Ecuador Indigenous Leaders In Canada for Critical Court Hearing Against Chevron Over $12b Pollution Judgment

Ecuadorian Indigenous leader Domingo Peas and AFN National Chief Perry Bellegarde sign protocol Dec. 6 in Ottawa to hold Chevron accountable for environmental harms.

Ecuadorian Indigenous leader Domingo Peas and AFN National Chief Perry Bellegarde sign protocol Dec. 6 in Ottawa to hold Chevron accountable for environmental harms.

TORONTO - Indigenous peoples and rainforest villagers from the Amazon Defense Coalition of Ecuador (FDA), the grass roots coalition trying to recover a historic $12 billion environmental judgment against Chevron, are scheduled to arrive in Toronto this weekend with the support of the Canadian Assembly of First Nations (AFN) for a four-day tour that will include a critical court hearing in Ontario that could re-shape indigenous rights and corporate law throughout the world. 

The hearing, which will take place April 17-18 before a three-judge panel of the Ontario Court of Appeal, will determine whether Chevron can immunize itself from paying the Ecuador judgment by placing its assets in a wholly-owned subsidiary. Several Ecuadorian leaders from the FDA and AFN leaders, including National Chief Perry Bellegarde and former National Chief Phil Fontaine, are expected to attend the hearing.

Led by National Chief Perry Bellegarde, the AFN also passed a resolution by unanimous consent in support of the campaign by the Ecuadorians to enforce their judgment against Chevron’s assets in Canada, which are estimated to be worth at least $15 billion. The resolution called on Canada to consider legislation making it more “expeditious” for Indigenous peoples from other countries to enforce their judgments in Canada given that Chevron has succeeded in delaying resolution of the enforcement action for five years and the larger case for over two decades.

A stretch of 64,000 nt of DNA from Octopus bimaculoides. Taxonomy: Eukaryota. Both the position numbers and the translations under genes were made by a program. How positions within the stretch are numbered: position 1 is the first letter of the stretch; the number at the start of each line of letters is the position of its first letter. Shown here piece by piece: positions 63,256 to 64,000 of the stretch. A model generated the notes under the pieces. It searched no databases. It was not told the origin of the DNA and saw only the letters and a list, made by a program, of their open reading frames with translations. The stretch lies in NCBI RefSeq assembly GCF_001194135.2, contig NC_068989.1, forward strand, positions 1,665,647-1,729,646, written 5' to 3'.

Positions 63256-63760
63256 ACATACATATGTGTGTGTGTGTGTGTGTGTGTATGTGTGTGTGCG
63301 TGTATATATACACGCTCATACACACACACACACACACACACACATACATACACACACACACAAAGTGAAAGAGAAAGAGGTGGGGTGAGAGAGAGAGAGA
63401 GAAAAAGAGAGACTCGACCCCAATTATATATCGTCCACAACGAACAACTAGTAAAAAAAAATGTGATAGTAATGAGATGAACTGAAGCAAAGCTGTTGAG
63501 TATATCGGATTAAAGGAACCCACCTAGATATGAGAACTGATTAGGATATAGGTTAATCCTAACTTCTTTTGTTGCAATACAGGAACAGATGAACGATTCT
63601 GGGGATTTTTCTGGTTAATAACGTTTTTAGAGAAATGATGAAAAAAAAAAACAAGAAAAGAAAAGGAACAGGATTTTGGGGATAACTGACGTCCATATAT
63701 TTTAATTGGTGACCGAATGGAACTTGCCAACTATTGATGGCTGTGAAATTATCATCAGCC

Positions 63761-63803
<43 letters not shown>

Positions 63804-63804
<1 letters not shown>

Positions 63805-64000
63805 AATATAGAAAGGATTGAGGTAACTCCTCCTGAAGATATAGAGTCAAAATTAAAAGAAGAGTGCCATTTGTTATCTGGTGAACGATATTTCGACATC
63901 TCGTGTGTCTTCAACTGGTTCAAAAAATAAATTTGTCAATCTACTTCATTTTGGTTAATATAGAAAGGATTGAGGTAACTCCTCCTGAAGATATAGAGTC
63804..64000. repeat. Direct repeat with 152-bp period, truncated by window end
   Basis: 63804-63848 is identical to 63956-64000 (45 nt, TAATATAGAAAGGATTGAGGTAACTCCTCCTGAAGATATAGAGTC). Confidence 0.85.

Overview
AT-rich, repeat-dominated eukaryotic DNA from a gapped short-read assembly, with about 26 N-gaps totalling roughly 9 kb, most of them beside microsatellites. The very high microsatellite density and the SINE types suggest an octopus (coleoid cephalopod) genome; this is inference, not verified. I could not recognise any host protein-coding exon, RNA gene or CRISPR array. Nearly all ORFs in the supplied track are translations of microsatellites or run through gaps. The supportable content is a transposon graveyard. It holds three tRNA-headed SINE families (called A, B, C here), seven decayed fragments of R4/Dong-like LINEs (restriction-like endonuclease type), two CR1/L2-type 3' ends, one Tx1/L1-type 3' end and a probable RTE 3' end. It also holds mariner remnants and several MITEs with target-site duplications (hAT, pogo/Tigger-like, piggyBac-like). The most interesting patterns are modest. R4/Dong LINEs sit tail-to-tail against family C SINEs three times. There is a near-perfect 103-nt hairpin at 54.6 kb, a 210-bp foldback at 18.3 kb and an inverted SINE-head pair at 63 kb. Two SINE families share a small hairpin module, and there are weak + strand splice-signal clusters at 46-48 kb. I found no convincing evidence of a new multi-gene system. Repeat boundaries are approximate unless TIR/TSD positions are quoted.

The AFN support for the case followed a high-profile tour of the affected area of Ecuador last September by former National Chief Phil Fontaine and Grand Chief Ed John, both of whom harshly criticized Chevron for failing to clean up billions of gallons of toxic waste it dumped onto ancestral lands and waterways. (See CBC article on trip and press release.) The Amazon area of Ecuador is home to 11 Indigenous groups – the most impacted by oil pollution being the Cofan, Secyoa, Siona, and Huaorani – and dozens of farmer communities.

Assembly of First Nations National Chief Bellegarde stated: “The AFN fully supports Indigenous peoples in all regions. We stand with our brothers and sisters in Ecuador in this lengthy legal battle against Chevron in support of their quest for justice and restitution for the severe environmental damage in their territories. This legal battle has now moved to the Canadian courts. It is critically important that Canada’s courts look at this enforcement action, brought by our relations in the Amazon, in the framework of Indigenous rights and Indigenous legal traditions and that it be resolved so that justice can be achieved.” 

The issue in the Chevron matter before the Canadian court has a huge impact on First Nations and on the rights of all Indigenous persons worldwide, said Bellegarde. Chevron has argued that assets held by its wholly-owned Canadian subsidiary, Chevron Canada, should be off-limits to collection on the judgment even though Chevron reaps billions of dollars annually in profits from the subsidiary’s operations. If Chevron’s legal argument holds, it will be virtually impossible for First Nations and all human rights victims to collect on court judgments from private corporations once the corporations place their assets in a wholly-owned subsidiary. For more background on the Canadian enforcement action against Chevron, see this short memo for the media and this more detailed briefing memo.